This compilation of synonyms and subsidiary features may not be comprehensive. Features are organized into four major categories: Cones, Craters, Domes, and Thermal Features. Synonyms of features appear indented below the primary name. In some cases additional feature type, elevation, or location details are provided.


Cones

Feature Name Feature Type Elevation Latitude Longitude
East Cape Volcano Stratovolcano 610 m 52° 21' 54" N 175° 56' 24" E

Craters

Feature Name Feature Type Elevation Latitude Longitude
Kittiwake Pond Maar 220 m 52° 23' 0" N 176° 0' 0" E

Photo Gallery


Winter snows drape Buldir, the westernmost Quaternary volcanic center of the 2500-km-long Aleutian arc. Buldir consists of the older Buldir volcano at the center of the island and the younger East Cape volcano forming the NE portion of the island. The age of the most recent eruptions of the volcano is not known precisely, but has been estimated to be late Pleistocene or Holocene.

Photo by Fred Deines, 1987 (U.S. Fish & Wildlife Service).

Smithsonian Sample Collections Database


A listing of samples from the Smithsonian collections will be available soon.

Affiliated Sites

Large Eruptions of Buldir Information about large Quaternary eruptions (VEI >= 4) is cataloged in the Large Magnitude Explosive Volcanic Eruptions (LaMEVE) database of the Volcano Global Risk Identification and Analysis Project (VOGRIPA).
WOVOdat WOVOdat is a database of volcanic unrest; instrumentally and visually recorded changes in seismicity, ground deformation, gas emission, and other parameters from their normal baselines. It is sponsored by the World Organization of Volcano Observatories (WOVO) and presently hosted at the Earth Observatory of Singapore.
EarthChem EarthChem develops and maintains databases, software, and services that support the preservation, discovery, access and analysis of geochemical data, and facilitate their integration with the broad array of other available earth science parameters. EarthChem is operated by a joint team of disciplinary scientists, data scientists, data managers and information technology developers who are part of the NSF-funded data facility Integrated Earth Data Applications (IEDA). IEDA is a collaborative effort of EarthChem and the Marine Geoscience Data System (MGDS).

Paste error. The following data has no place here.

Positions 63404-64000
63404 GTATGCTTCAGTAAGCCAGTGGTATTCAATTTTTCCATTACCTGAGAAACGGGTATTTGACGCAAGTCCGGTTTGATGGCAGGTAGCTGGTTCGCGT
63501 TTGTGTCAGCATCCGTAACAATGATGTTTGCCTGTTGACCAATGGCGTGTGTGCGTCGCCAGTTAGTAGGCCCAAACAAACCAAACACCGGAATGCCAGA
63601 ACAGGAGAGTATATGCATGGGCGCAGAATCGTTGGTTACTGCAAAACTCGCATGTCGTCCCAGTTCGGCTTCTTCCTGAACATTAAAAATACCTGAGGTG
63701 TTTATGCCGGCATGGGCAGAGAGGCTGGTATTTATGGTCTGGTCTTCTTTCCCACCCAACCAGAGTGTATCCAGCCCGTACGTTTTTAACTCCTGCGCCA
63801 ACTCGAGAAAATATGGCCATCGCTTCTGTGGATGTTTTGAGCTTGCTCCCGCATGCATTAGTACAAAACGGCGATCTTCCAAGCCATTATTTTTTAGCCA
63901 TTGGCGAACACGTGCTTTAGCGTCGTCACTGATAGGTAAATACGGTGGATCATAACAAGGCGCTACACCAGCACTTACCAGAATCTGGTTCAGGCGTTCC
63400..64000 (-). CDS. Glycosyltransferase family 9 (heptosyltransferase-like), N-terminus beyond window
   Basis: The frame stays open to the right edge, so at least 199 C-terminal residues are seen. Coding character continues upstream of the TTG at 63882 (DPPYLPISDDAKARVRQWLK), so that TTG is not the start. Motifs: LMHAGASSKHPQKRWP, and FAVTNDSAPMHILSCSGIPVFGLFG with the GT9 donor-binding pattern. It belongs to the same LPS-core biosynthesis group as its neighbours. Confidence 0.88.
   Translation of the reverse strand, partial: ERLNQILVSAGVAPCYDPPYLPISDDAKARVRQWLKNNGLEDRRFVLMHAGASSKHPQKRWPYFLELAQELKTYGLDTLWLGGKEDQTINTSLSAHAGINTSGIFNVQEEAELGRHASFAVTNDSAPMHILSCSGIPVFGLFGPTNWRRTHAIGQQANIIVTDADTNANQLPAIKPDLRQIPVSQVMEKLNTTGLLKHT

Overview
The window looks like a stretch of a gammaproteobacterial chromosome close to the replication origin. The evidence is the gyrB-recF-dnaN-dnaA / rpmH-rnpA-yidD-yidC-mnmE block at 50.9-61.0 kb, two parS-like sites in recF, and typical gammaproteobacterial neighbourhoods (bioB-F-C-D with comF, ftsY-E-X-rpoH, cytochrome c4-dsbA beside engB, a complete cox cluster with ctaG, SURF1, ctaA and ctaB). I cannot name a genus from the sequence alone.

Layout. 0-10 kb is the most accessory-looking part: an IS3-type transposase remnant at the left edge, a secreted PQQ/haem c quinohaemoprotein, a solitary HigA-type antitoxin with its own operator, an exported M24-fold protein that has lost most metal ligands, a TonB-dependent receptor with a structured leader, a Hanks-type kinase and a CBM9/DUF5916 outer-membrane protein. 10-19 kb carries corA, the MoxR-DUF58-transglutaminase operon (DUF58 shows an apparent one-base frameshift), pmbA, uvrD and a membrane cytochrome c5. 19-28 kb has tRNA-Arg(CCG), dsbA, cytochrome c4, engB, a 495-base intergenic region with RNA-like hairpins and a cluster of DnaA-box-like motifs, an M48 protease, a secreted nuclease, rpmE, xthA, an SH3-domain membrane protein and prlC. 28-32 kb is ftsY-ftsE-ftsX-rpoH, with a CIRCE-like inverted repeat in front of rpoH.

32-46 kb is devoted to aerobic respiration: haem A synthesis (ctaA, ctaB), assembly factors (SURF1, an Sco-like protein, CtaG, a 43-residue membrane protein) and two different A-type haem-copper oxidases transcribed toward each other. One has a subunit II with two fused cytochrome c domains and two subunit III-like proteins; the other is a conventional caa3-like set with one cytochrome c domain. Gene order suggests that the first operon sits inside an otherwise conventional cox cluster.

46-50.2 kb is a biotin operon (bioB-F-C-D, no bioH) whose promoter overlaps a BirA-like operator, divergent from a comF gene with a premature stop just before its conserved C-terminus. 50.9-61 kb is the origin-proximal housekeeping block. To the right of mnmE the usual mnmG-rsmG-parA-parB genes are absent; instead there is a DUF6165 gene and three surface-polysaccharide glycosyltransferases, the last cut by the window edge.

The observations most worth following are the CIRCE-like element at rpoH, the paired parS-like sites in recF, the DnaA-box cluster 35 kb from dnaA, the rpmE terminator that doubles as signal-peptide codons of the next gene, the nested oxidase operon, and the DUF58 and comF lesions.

MODVOLC - HIGP MODIS Thermal Alert System Using infrared satellite Moderate Resolution Imaging Spectroradiometer (MODIS) data, scientists at the Hawai'i Institute of Geophysics and Planetology, University of Hawai'i, developed an automated system called MODVOLC to map thermal hot-spots in near real time. For each MODIS image, the algorithm automatically scans each 1 km pixel within it to check for high-temperature hot-spots. When one is found the date, time, location, and intensity are recorded. MODIS looks at every square km of the Earth every 48 hours, once during the day and once during the night, and the presence of two MODIS sensors in space allows at least four hot-spot observations every two days. Each day updated global maps are compiled to display the locations of all hot spots detected in the previous 24 hours. There is a drop-down list with volcano names which allow users to 'zoom-in' and examine the distribution of hot-spots at a variety of spatial scales.
MIROVA Middle InfraRed Observation of Volcanic Activity (MIROVA) is a near real time volcanic hot-spot detection system based on the analysis of MODIS (Moderate Resolution Imaging Spectroradiometer) data. In particular, MIROVA uses the Middle InfraRed Radiation (MIR), measured over target volcanoes, in order to detect, locate and measure the heat radiation sourced from volcanic activity.